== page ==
The term cyborg became popular after the release of the movie The Terminator in 1984. “The 600-series had rubber skin. We spotted them easy, but these are new. They look human… sweat, bad breath, everything. Very hard to spot.”
One of the main characters of the film, Kyle Reese, a soldier from the future, described the Terminators as cyborgs – machines with a metal endoskeleton inside, living tissue on the outside.
But that was in 1984…and featured Arnold. Are we anywhere close to that now?
Where is cyborg technology in 2018? Are cyborgs a part of our immediate future?
Let’s break down what you need to know.
What exactly is a cyborg?
Over five decades ago, two scientists devised the word “cyborg” as a futuristic being who would be part machine and part human. When Manfred Clynes and Nathan S. Kline created the term cyborg in a 1960 article about “altering man’s bodily functions to meet the requirements of extraterrestrial environments,” they included chemistry, biology, and mechanical engineering.
And though it was science fiction at the time, today approximately 20,000 people have RFID chips under their skin that can unlock doors. These people are, in a sense, cyborgs.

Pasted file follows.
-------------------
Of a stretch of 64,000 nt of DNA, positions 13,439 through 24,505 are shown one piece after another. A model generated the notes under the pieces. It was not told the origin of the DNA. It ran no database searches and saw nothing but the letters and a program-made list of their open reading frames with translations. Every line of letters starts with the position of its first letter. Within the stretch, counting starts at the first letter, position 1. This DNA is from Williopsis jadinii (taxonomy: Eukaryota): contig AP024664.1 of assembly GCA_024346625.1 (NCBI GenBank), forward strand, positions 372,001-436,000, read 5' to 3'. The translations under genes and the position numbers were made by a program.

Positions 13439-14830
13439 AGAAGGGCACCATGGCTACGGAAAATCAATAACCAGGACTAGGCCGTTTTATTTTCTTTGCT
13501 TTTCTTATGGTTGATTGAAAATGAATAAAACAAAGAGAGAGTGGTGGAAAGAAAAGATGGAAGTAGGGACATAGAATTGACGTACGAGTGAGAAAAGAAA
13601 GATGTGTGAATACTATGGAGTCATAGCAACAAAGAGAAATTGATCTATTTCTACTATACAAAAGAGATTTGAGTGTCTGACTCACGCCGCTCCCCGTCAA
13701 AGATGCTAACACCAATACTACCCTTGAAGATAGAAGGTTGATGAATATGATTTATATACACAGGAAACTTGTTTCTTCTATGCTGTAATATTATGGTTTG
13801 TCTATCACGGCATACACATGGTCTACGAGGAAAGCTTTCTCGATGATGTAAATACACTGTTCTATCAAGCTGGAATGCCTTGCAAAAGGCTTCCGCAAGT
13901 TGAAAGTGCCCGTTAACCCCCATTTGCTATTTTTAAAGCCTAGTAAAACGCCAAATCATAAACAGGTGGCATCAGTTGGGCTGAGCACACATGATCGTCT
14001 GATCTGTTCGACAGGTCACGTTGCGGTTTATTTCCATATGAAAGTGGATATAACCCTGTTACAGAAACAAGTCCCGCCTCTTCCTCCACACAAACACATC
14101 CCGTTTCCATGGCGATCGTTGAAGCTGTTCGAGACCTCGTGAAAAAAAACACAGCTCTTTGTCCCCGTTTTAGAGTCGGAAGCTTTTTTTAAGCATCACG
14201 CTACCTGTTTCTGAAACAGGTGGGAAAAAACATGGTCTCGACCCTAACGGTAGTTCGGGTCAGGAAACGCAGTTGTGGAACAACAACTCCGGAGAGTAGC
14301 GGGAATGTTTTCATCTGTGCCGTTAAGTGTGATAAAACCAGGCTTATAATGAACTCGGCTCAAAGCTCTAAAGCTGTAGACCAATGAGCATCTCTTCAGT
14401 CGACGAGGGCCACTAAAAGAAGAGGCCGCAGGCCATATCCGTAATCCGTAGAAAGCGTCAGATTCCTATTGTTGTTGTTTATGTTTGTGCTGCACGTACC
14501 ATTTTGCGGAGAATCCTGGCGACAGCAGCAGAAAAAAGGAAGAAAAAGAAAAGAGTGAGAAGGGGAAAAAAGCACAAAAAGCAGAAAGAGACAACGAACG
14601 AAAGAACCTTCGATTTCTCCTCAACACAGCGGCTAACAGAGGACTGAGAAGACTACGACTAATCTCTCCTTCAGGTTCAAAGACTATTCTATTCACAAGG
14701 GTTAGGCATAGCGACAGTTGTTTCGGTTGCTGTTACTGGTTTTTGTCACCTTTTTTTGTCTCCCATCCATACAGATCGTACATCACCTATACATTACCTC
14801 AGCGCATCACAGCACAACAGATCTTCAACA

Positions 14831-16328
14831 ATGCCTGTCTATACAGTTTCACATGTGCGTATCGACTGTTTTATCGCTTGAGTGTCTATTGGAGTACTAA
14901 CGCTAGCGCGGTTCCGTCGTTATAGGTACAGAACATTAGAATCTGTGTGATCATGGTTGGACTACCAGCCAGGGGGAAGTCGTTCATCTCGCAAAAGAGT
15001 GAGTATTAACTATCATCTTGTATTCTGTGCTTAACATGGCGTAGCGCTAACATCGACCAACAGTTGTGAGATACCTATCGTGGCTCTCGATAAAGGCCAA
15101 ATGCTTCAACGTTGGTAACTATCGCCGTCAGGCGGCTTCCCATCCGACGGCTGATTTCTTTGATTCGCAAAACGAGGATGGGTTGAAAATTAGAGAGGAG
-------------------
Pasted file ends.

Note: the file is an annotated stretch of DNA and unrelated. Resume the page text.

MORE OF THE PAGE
A cyborg is a person who is, in some way, also physically connected to some form of technology.
For example, Neil Harbisson is a blind artist who can only perceive the world through an implant in his head. He foresees a new and improved future with enhanced senses through the use of technology. “Night vision,” he says, “would give us the ability to adapt to the environment: design ourselves instead of the planet. Designing the planet is harming it.”
To understand the current state of prosthetics and artificial organs, one should consult cyborg expert Tim Maly. Maly’s argument is simple: Today’s materials will not allow for a complete, cybernetic human.
“It probably won’t be a mechanical body,” Maly told Gizmodo. “It will probably be some bio-grown body, and it won’t be recognisably to us as Robocop, because it’ll already be part of a long line of small improvements.”